Single-family home prices have been steadily appreciating since bottoming out a little more than four years ago—in fact, June 2016 marked the 50th consecutive month of year-over-year home price appreciation, according to the S&P CoreLogic Case-Shiller Indices for June released Tuesday.
The indices also offered a sign that price appreciation may be slowing. June marked the fifth consecutive month that year-over-year price appreciation was either flat or slower compared with the previous month. June’s national rate of appreciation was 5.1 percent, unchanged from May; the 10-city composite index posted an over-the-year increase of 4.3 percent in June, down from 4.4 percent in May; and the 20-city composite index reported a year-over-year increase of 5.1 percent in June, down from 5.3 percent in May.
“Though this is a sign that the U.S. housing market continues to stabilize, homebuyers are still being challenged as prices outpace income growth yet again,” Trulia Chief Economist Ralph McLaughlin said.
The Pacific Northwest experienced the strongest year-over-year price appreciation in June with more than 10 percent. Among the 20-city composite index, the three cities with the highest year-over-year price gains were Portland (12.6 percent), Seattle (11 percent), and Denver (9.2 percent). Even with the slower national appreciation, six out of the 20 cities reported greater year-over-year price appreciation in June than in May.
“Prices in last month's three hot markets (Portland, Seattle, and Denver) continue to lead the pack with increases between 9.2 percent to 12.6 percent,” McLaughlin said. “Though Western markets dominate U.S. price growth, San Francisco continues to show a noticeable cooldown. Home prices in the City by the Bay increased of 6.4 percent, which is the smallest annual gain since August 2012. The continued slowdown suggests the San Francisco housing market might start looking more 'normal' by the end of the year, but the market still has a long way to go before most Bay Area homebuyers would agree.”
David M. Blitzer, Managing Director and Chairman of the Index Committee at S&P Dow Jones Indices, said that recent price appreciation combined with other recent housing metrics mean good news for the housing market.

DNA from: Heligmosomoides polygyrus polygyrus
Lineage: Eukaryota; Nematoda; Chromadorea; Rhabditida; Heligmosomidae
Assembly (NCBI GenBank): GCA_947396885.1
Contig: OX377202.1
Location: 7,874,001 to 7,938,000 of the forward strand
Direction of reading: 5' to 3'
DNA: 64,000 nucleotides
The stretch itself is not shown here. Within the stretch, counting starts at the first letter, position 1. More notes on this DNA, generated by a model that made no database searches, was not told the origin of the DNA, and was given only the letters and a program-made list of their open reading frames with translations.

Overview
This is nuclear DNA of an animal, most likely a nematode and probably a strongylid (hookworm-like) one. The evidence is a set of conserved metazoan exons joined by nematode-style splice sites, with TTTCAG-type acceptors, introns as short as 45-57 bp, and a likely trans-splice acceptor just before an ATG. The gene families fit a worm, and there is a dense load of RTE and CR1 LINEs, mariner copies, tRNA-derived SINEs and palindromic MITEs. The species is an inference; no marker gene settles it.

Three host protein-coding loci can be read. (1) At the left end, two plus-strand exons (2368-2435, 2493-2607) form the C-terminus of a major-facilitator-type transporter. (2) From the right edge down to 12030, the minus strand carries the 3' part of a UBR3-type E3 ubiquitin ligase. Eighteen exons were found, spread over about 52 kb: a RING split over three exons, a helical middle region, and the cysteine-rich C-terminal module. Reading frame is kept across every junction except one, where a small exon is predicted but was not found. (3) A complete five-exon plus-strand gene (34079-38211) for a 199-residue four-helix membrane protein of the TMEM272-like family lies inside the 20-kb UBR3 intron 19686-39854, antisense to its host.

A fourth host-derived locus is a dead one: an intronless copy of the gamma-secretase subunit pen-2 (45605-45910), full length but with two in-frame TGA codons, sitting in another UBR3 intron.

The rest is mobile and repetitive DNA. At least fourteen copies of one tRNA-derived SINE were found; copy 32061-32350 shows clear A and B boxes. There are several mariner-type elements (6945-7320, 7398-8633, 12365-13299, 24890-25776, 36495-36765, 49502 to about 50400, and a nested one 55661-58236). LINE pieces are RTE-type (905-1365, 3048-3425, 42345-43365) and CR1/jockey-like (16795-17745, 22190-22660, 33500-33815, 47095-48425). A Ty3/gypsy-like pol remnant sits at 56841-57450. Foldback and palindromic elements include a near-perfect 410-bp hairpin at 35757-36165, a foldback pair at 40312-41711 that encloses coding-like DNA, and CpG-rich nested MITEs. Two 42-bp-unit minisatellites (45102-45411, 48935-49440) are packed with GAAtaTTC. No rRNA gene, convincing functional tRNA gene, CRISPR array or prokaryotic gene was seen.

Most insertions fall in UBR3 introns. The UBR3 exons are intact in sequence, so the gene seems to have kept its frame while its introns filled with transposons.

“Overall, residential real estate and housing is in good shape,” Blitzer said. “Sales of existing homes are at running at about 5.5 million units annually with inventory levels under five months, indicating a fairly tight market. Sales of new single family homes were at a 654,000 seasonally adjusted annual rate in July, the highest rate since November 2007. Housing starts in July topped an annual rate of 1.2 million units. While the real estate sector and consumer spending are contributing to economic growth, business capital spending continues to show weakness.”
The S&P CoreLogic Case-Shiller Indices were not the only measure of house prices that reported slower year-over-year gains. Earlier in August, the FHFA’s Q2 Home Price Index, which calculates the HPI using home sales price information from mortgages sold to or guaranteed by Fannie Mae and Freddie Mac, increased by 1.2 percent over-the-quarter and 5.6 percent over-the-year; however, it increased by just 2 percent from May to June.
“Although the appreciation rate for the second quarter was of similar magnitude to what we’ve been seeing for several years now, a close look at the month-over-month price changes during the quarter reveals a potentially significant market shift,” said FHFA Supervisory Economist Andrew Leventis. “Our monthly price index indicates that in each of the three months of the quarter, the increase was only 0.2 percent. This is a much more modest pace of appreciation than we’ve seen in some time and most likely reflects accumulated pressures from significantly reduced home affordability.”
The Case-Shiller National Home Price Index came with a caveat, according to McLaughlin.
“While the S&P Case-Shiller National Home Price Index is an important metric to watch, it’s worth noting that the measure is more reflective of price movements in premium homes rather than middle or lower-tier homes,” McLaughlin said.
Click here to view the full S&P CoreLogic Case-Shiller Indices report for June 2016.